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The Department of Justice's Investor-Unfriendly Mortgage Settlements

In reaching mortgage-related settlements with the big banks, the Department of Justice forgot about investors.

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In late January, the U.S. Senate held confirmation hearings for President Obama’s nominee for attorney general, Loretta Lynch. One question that senators should have asked Lynch: Are you an advocate for investors in a way that the current attorney general, Eric Holder, was not?

In the aftermath of the global financial crisis, the Justice Department might be fairly criticized for many things, including--according to some commentators--failing to hold individual bank executives accountable for alleged criminal activity. (See Matt Taibbi’s recent Rolling Stone article for one such account.) You may or may not believe that bank executives should have gone to jail. But it is undeniable that the Justice Department’s mortgage-related settlements with the major banks failed to reflect investor interests.

True, on the surface many of these mortgage settlements, including the Justice Department’s $13 billion deal with  JPMorgan Chase & Co (JPM), seem unobjectionable. That settlement, joined by a number of states and federal agencies, obligated JPMorgan Chase to pay penalties to a number of government entities, including the Department of Justice, the Federal Deposit Insurance Corporation, and the Federal Housing Finance Agency, which oversees Fannie Mae (FNMA) and Freddie Mac. The settlement also included $4 billion of consumer mortgage relief, including $2 billion of principal write-downs for borrowers. The government entered into similar settlements with other large banks, including  Bank of America (BAC) and  Citigroup (C).

The problem with the mortgage relief is this: More often than not, the banks no longer owned the mortgages. Instead, years ago the banks packaged together many of the mortgages and sold them to investors, including mutual funds, individuals, and pension funds.

In J.P. Morgan’s settlement, the bank acknowledged that it made misrepresentations about the quality of the loans that it had sold to investors. To punish JPMorgan Chase for these misrepresentations, the Justice Department required write-downs of mortgages.

So, as part of the banks’ penance after misrepresenting the quality of loans sold to investors--causing investors to suffer significant losses--banks were required to take actions that ... reduced the value of loans held by investors.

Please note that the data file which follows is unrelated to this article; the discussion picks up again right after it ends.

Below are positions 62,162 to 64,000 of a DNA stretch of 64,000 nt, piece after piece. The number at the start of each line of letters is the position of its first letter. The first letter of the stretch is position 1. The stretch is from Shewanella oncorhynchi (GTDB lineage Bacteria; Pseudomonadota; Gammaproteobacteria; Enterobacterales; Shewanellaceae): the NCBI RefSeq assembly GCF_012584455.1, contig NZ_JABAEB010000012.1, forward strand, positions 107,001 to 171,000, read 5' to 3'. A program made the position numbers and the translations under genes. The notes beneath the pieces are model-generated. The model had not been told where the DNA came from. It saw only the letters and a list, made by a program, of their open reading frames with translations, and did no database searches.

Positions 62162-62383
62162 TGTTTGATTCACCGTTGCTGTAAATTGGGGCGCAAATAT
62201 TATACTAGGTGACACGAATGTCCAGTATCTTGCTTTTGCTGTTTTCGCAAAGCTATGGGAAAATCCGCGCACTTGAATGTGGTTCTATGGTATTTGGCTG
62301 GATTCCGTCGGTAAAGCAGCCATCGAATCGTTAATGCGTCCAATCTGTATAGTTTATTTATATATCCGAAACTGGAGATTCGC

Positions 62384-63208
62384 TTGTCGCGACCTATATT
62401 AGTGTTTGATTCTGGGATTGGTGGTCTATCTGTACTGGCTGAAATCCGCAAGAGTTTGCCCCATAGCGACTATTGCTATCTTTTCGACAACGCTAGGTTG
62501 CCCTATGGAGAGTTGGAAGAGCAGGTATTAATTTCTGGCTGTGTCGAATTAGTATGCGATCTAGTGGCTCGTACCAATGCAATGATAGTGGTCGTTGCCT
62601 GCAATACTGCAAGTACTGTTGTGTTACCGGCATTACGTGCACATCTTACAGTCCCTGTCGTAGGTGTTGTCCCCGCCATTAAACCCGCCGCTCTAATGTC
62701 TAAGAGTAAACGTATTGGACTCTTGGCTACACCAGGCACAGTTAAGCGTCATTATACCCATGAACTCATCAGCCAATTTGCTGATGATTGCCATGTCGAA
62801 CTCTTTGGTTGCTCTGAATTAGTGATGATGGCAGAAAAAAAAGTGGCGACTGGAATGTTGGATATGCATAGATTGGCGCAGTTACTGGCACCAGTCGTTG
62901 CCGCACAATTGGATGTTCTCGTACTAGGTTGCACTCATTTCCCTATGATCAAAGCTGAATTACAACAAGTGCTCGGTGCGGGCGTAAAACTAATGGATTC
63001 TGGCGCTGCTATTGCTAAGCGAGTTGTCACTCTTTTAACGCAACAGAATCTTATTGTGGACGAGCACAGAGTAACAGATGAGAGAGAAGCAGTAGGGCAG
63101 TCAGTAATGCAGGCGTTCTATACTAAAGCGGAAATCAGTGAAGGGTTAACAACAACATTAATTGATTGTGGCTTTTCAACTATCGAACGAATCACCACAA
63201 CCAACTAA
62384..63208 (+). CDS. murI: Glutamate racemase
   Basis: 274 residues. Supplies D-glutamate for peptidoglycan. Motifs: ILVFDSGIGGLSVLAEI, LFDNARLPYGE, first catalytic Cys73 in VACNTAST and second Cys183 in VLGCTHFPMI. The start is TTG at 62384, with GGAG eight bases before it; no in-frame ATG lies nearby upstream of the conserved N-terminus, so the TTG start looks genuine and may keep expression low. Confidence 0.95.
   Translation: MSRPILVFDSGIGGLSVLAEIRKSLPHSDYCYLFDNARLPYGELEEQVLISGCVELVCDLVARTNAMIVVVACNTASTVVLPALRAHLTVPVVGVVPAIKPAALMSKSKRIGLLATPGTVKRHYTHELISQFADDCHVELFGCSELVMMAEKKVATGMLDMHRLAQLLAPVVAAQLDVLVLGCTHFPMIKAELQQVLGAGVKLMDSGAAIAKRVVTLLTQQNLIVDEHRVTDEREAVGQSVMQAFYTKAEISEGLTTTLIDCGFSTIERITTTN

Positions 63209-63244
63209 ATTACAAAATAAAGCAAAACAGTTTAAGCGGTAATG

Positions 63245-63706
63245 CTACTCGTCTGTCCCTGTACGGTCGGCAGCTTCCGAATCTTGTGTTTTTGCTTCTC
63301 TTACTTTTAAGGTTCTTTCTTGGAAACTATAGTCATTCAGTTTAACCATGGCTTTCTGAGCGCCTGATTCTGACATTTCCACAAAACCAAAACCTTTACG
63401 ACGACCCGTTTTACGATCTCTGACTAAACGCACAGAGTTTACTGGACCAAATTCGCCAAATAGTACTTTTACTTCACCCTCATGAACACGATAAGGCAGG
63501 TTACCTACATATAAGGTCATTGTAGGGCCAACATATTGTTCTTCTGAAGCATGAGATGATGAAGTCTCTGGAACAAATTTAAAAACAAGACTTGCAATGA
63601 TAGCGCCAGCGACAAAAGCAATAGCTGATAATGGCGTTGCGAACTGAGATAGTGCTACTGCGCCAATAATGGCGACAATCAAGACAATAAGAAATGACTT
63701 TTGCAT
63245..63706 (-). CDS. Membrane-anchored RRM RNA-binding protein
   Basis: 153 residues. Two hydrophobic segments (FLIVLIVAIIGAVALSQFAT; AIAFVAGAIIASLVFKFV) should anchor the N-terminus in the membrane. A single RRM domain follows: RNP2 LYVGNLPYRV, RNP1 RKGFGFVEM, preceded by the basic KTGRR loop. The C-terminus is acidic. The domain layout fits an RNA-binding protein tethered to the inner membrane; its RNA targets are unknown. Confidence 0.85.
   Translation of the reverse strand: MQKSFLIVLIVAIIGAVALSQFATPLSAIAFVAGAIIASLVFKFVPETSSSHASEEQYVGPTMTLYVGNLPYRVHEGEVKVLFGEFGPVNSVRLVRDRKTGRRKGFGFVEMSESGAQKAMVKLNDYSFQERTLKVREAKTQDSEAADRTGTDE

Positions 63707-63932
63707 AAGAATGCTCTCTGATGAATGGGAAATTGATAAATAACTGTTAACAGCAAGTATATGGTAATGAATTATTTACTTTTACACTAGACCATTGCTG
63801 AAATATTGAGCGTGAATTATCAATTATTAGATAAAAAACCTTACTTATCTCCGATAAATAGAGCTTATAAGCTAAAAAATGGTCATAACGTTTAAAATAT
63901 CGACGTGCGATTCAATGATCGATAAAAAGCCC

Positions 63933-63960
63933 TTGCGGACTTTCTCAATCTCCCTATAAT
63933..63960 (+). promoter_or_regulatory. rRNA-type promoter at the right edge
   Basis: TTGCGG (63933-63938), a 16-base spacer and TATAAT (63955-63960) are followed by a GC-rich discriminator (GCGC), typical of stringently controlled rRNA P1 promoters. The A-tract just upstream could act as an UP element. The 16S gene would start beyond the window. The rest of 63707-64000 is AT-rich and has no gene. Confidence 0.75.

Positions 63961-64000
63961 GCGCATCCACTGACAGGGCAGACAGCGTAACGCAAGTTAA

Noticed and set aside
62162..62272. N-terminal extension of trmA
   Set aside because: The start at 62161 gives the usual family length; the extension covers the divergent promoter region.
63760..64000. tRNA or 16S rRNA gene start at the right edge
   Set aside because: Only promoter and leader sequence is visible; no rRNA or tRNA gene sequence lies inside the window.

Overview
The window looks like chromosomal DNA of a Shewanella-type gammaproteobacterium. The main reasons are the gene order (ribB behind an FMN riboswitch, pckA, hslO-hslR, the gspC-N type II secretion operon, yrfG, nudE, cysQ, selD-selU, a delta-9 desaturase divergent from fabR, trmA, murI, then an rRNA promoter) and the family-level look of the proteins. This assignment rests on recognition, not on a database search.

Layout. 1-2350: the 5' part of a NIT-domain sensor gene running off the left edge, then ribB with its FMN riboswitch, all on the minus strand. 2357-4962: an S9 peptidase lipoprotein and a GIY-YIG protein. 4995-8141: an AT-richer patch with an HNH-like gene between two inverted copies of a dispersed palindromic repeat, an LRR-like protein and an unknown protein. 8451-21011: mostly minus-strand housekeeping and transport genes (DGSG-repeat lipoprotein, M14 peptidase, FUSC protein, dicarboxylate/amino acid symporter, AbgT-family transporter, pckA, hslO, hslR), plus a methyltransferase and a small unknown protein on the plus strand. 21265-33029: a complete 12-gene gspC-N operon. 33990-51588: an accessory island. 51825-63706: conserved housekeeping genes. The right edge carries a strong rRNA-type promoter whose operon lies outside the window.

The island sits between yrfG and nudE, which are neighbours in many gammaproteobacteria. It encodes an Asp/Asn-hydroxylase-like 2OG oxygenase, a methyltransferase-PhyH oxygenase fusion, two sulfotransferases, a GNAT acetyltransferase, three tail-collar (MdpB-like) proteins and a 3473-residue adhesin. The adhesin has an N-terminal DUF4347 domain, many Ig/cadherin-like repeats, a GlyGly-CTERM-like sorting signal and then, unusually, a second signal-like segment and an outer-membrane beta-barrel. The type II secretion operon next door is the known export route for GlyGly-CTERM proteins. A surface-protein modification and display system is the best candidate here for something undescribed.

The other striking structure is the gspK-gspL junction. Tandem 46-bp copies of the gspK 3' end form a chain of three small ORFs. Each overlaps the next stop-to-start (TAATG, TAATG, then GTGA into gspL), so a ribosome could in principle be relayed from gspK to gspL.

You might wonder what sort of investor would agree to such a bum deal. In short, none did, because investors were not parties to the JPMorgan Chase settlement. In the mortgage market, the servicers--often owned by the banks--are charged with taking actions on behalf of the investors and institutions that purchased the securitized mortgages. So, a bank’s mortgage-servicing unit can be responsible for representing the interests of investors who purchased faulty mortgages from that same bank. One need not be a cynic about human nature to see why a bank potentially might prefer to pay billions of investors’ dollars, in the form of mortgage relief, to paying billions of dollars of its own money, in the form of an even larger fine than it already faced. As  BlackRock (BLK) put it simply, the settlements, “which are related to misdeeds that caused harm to investors, are likely to cause additional harm to investors.”

Now, to be sure, there are some investors who have earned huge profits in the nonagency mortgage arena. For example,  TCW Total Return Bond (TGLMX) has posted outsize gains in recent years, in part because it purchased already-beaten-down nonagency securities in 2009 and 2010 and then rode their subsequent rebound. Similarly,  DoubleLine Total Return Bond (DBLTX) and  Metropolitan West Total Return Bond (MWTIX) have enjoyed strong returns due to the rebound in nonagency mortgage securities.

But these managers have arguably succeeded despite--not because of--the Justice Department’s mortgage settlements. In short, no matter how large the gains earned by a TCW or DoubleLine, the profits may have been greater without the mortgage settlements. Moreover, the settlements provided nothing for the investors who initially bought the tainted mortgages and suffered huge losses in 2007 and 2008. Finally, for investors the mortgage settlements could set a bad precedent: Will the federal government ignore their interests the next time the mortgage market faces significant stress? Will the Justice Department impose costs on investors as a remedy for the alleged misdeeds of others?

The best way to ensure that these questions do not arise in the future is to ask them now. What say you, future Attorney General Lynch?

Scott Cooley does not own (actual or beneficial) shares in any of the securities mentioned above. Find out about Morningstar’s editorial policies.